Asking the questions others de-Klien to

Edmonton - Monday, October 21, 2002 - by: Ron Thornton


After an initial dynamic stand and a passing remark concerning independence, it would seem our groundhog saw his shadow and headed back into the den for an extended Alberta winter of discontent. How else can one explain Ralph Klein's exuberance in providing an Alberta-made answer to Kyoto? Why load the gun that is going to be aimed at your head, unless you are loading it with blanks?




By simply going along with the charade, as many view the whole Kyoto initiative to be, is our provincial government dusting off the welcome mat for yet another plundering of the Alberta economy? When the gloves came off, was our defender exposed as being a mere pretender with a willingness to please, appease, and get down on his knees? Despite the questions many have, including scientists, as to whether the hoopla over greenhouse gas emissions is about a clean environment or a mechanism to clean out the industrialized world's pockets, it would seem that our white knight has mounted his charger without figuring out if he was facing a fierce environmental dragon or nothing more than a load off the honey wagon. In a province where Progressive Conservative was thought to stand for something more than "politically correct", some are wondering if Klein didn't simply roll over and buy into the malarkey. This is surprising, as Albertans usually don't fall in line until they get the answers to some tough questions. Maybe times have changed.



what if
we did

Unlike some, I wonder what would happen if we did absolutely nothing in regards to greenhouse gases? Would anything happen that hasn't happened for millions of years, on its own cycle, considering the greenhouse gas contribution by man is minuscule at best? We didn't start the ice age nor did we end it. Mother nature in its splendor has provided climatic change to us and our cave-dwelling ancestors, and continues to contribute 98% of the planet's greenhouse gas emissions. If we implemented Kyoto to its fullest, I wonder what would happen? Would we reduce anything other than our standard of living? Would you still have your job and your home after Kyoto's economic affects become fully known? Does anyone have any definitive answers? If not, why not?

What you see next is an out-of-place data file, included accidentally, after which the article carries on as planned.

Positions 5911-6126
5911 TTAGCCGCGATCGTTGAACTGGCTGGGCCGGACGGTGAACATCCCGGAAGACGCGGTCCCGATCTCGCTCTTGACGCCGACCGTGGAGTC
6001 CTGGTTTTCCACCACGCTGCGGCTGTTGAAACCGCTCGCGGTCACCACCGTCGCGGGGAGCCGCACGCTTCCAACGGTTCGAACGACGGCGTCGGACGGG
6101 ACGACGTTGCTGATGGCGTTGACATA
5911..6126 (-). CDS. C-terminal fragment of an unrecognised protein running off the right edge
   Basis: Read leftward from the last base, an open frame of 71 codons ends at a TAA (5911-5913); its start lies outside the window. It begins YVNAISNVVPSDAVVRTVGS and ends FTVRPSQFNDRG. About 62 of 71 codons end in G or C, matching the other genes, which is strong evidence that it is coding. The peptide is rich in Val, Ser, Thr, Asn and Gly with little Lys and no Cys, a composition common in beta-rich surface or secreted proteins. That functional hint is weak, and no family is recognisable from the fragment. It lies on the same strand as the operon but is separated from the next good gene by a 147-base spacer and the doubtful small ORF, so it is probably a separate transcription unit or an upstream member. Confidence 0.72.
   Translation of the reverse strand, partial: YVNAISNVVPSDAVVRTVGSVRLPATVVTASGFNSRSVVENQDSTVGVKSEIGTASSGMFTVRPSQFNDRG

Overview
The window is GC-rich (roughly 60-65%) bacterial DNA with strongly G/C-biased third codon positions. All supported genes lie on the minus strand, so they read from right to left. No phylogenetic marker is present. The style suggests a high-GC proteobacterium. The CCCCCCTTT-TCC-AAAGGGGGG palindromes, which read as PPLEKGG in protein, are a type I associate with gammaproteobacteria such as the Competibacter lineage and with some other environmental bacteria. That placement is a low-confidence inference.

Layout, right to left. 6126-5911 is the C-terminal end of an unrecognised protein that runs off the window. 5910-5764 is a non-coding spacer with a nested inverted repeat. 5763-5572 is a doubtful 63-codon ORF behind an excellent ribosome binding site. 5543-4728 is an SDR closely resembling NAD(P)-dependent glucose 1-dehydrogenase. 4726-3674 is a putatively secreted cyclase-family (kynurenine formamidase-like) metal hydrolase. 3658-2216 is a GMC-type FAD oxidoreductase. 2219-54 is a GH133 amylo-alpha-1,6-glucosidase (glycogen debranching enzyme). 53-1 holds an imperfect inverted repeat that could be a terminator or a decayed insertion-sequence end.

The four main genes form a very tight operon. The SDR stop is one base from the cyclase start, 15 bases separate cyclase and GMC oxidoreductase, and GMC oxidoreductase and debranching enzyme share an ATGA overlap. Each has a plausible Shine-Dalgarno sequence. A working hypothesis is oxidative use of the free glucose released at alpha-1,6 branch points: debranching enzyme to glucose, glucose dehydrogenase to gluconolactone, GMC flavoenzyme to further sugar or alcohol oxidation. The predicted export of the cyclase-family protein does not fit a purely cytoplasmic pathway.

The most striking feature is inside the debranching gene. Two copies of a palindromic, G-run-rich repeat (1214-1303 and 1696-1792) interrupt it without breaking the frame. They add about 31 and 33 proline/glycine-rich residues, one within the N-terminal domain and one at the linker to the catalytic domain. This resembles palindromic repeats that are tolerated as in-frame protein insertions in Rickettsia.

Where are we in the development of alternative, affordable, more environmentally friendly fuels? Why are we not allocating world-wide resources to their development within the decade for the benefit of all mankind, rather than advocating a system of economic discrimination that promises to solve nothing? It makes a mockery of the Kyoto Protocol when its much flogged environmental concerns seem to play a poor second fiddle to the hopes of those who have failed to evolve and advance in such areas as democratic principles, human rights, and technology to get their hands on the cold, hard cash of those nations that have. Why is this the case?




Over the past thirty years, while feeling more and more alienated, Alberta has coughed up nearly $200-billion in transfer payments to keep our fellow Canadians out of the poor house. Our reward, it would seem, is to see our friends, those blessed with hydro power, rubbing their hands together in glee over the perceived gains they see coming their way, even if it bleeds Albertans white. Of course, with the destruction of that golden goose, the loss of Canadian industry and jobs, and some massive hikes in taxation that will hit home for everyone, the devastating results will be evident soon enough, yet far too late to do anything about it.




With the skies above Alberta enjoying concentrations of greenhouse gases on par with those over India and China, less than those suffered by Nova Scotians, and with Toronto-like smog conditions something foreign to those who reside in such cities as Edmonton and Calgary; it makes many Albertans question the validity of the Kyoto Accord, question its true agenda, and question the motives of those on the environmental gravy train who back it.




Many Albertans question it but, as it would seem from reports out of the Premier's office, the perception has been left that such questioning and the demand for some coherent answers is an activity not shared by everyone.


Ron Thornton



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